Edwin Kite on Warming Mars

Edwin Kite is an associate professor of geophysical sciences at the University of Chicago and member of the Mars Curiosity rover science team. His research focuses on atmospheric processes on rocky planets, in particular the evolution of Mars’s atmosphere and climate over the history of the solar system.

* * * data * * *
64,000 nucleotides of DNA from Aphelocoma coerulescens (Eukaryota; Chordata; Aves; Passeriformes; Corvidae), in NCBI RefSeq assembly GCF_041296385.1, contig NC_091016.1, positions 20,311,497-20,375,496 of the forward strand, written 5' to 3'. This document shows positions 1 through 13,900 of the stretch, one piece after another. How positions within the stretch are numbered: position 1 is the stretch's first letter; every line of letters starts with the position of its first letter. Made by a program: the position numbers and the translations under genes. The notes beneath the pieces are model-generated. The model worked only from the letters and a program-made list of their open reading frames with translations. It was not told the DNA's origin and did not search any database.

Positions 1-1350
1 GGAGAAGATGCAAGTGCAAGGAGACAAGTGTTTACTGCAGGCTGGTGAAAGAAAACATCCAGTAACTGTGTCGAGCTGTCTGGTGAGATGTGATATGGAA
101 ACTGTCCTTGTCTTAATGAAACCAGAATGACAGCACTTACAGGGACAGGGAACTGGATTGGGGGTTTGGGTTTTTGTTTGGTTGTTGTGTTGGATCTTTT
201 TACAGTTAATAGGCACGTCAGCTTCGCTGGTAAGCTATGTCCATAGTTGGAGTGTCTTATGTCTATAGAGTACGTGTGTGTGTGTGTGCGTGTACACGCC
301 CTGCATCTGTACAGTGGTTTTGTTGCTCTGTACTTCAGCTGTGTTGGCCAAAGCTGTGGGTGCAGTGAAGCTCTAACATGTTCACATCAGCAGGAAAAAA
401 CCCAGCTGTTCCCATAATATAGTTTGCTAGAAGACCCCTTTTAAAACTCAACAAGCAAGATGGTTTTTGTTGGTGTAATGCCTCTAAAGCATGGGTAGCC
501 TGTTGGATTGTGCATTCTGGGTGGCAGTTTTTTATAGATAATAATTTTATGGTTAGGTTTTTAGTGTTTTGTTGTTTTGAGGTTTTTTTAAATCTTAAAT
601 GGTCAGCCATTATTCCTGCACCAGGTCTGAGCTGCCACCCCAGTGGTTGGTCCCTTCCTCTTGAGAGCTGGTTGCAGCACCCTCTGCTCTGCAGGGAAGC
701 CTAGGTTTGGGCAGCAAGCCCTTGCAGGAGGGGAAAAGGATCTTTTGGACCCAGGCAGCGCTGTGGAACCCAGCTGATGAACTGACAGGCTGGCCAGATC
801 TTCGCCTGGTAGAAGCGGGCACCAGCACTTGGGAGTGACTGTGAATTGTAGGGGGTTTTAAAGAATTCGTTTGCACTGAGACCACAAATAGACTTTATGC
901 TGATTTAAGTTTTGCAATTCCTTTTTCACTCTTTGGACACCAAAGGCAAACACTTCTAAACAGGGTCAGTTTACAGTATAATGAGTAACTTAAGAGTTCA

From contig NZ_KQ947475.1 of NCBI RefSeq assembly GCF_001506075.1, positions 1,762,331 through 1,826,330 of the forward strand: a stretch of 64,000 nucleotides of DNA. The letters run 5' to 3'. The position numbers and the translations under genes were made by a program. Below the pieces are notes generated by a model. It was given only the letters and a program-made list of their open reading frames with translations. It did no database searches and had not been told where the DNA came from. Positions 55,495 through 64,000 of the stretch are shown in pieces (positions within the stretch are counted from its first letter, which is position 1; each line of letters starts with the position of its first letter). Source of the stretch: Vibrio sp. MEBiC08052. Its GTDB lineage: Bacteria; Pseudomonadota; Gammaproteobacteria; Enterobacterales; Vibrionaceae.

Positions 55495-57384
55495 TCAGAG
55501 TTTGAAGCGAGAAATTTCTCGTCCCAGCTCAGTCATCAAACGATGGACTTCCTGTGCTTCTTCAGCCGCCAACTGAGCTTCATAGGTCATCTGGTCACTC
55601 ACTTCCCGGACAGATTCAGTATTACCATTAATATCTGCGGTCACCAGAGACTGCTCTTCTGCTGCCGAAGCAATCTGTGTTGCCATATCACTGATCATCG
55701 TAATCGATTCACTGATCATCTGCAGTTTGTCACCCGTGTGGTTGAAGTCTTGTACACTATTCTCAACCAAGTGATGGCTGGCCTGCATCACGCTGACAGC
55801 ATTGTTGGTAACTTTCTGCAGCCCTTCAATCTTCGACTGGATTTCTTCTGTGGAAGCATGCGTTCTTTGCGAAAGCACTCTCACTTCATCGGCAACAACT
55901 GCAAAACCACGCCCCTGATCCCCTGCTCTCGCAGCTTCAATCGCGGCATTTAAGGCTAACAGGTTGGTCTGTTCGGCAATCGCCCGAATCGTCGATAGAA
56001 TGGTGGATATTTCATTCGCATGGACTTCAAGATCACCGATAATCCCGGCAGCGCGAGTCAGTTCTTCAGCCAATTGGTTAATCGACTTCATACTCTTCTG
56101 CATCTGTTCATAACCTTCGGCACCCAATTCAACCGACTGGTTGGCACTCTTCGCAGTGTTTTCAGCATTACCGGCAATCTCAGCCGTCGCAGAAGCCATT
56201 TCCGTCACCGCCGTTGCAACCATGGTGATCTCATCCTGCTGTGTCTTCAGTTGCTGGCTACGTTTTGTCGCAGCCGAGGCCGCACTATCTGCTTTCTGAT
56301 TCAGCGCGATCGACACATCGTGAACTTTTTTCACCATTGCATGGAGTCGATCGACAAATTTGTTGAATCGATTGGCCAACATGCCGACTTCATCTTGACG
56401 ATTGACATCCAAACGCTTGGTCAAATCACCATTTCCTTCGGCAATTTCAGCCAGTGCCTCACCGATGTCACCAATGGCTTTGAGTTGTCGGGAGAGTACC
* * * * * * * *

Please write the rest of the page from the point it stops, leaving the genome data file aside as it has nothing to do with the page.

In this talk he describes why many of the commonly-discussed plans for warming Mars to release the water trapped in subsurface ice won’t work (too little CO₂ on the planet, insufficient fluorine or chlorine to manufacture super greenhouse gases, etc.) and an alternative approach of manufacturing nanorods in situ from regolith and dispersing them as an atmospheric aerosol to create a greenhouse effect to block infrared from being lost to space. He believes a pilot demonstration project which would raise the average surface temperature of Mars by 10° C in ten years could be conducted with only 14 Starship flights to the red planet.

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